Henwood: I didn’t expect a massive transformation from Obama. I knew he had a lot of support in Wall Street and is not the kind of guy to rock the boat. He’s not going to expropriate the expropriators. But, with Wall Street in such disgrace, people around the world and across the political spectrum think that Wall Street and its allies in other countries had a lot to do with wrecking the economy. Obama could have moved aggressively to re-regulate and create a more stable, public-spirited financial sector. Take a look, for example, at Larry Summers: ten years ago, he was very critical of finance, very critical of speculation, wondered about what kind of securities markets we really needed. He asked some very interesting questions. Now here he is ten years later, and he’s made a lot of money on Wall Street. He made five million dollars in 2007-2008 working one day a week for a hedge fund. So the bankers walked all over Obama. I didn’t expect much, but I did expect a little more.
Rail: Why do you think the bankers won?
Henwood: There are two parts to that. The longer term structural issue is that Wall Street, the financial system, is basically a mechanism for the creation and exercise of ruling class power. It is the heart of the capitalist economic and social system. So taking on Wall Street is very, very complicated.
But, there is also the sense in which these guys represent a social interest that has done very, very badly and they could have had their toes stepped on a bit—and they haven’t. If you go back and compare when Roosevelt gave that speech to the Democratic Convention in October 1936, he said: “Never have the rich and powerful been so lined up in their hatred of a political candidate and I welcome their hatred.”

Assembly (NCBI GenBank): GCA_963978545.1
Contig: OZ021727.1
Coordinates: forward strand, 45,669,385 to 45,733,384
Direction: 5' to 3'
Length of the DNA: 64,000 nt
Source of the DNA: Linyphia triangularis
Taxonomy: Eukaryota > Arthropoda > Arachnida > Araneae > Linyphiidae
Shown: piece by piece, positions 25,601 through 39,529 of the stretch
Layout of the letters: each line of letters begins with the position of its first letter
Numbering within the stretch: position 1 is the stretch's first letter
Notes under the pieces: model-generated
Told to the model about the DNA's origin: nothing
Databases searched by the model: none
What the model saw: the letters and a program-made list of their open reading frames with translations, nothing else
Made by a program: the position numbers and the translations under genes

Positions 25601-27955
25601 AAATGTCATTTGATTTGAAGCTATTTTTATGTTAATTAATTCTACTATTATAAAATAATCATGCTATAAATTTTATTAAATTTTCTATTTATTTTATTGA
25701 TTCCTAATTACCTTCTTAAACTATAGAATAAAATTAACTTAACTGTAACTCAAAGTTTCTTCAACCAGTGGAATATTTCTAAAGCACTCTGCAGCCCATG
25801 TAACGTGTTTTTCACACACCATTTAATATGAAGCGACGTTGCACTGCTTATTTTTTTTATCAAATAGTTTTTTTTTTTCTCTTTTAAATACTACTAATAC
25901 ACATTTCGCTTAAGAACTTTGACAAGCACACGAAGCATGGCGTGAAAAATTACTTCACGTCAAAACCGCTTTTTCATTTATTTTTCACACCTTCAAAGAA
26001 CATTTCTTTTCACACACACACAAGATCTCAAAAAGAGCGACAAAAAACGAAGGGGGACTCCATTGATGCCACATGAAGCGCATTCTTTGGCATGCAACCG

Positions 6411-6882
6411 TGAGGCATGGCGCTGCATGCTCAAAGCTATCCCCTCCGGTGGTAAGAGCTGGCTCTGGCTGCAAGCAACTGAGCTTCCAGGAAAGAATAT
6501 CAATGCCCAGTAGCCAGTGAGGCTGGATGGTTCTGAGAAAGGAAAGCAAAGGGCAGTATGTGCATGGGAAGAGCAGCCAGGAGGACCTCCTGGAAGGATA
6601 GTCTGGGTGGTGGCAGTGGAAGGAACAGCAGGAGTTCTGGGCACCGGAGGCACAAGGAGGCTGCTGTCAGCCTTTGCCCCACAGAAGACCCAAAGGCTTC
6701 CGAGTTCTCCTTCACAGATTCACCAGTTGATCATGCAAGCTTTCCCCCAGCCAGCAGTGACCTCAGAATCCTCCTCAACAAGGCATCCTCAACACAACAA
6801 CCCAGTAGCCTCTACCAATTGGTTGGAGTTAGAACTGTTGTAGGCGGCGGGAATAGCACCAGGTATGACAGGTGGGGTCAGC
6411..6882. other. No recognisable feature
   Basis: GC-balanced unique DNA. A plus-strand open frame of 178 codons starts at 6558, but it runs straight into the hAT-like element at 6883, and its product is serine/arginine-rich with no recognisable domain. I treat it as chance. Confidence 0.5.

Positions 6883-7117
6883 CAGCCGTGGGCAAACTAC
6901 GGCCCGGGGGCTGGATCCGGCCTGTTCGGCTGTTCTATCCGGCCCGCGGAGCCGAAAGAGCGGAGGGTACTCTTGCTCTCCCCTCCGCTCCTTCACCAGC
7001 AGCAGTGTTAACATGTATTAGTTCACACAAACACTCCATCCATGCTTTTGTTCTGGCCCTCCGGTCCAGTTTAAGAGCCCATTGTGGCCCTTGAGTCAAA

You cannot imagine Obama saying anything remotely similar. That’s partly because the bust has been less dramatic than it was in the 1930s, but also because Roosevelt came from the aristocracy and thus had more personal confidence in stepping on their toes. Obama is a guy who has been created by the meritocracy and it has treated him very well. He’s kind of in awe of wealth and power and much less willing, for personal reasons, to challenge such interests.
The political environment is also totally different now. Going into the 1930s—there was a whole radical tradition: the populist tradition, the progressive tradition—there were people who had different ways of looking at an economy. The Soviet Union was looking pretty strong in 1930. Now none of those things are true. If you put that combination of politics and personality together you get what we have now—a real unwillingness to challenge the existing financial order. Instead, there is a kind of enthusiasm about restoring it.
Rail: Were the sums involved in the TARP required by the scale of the crisis?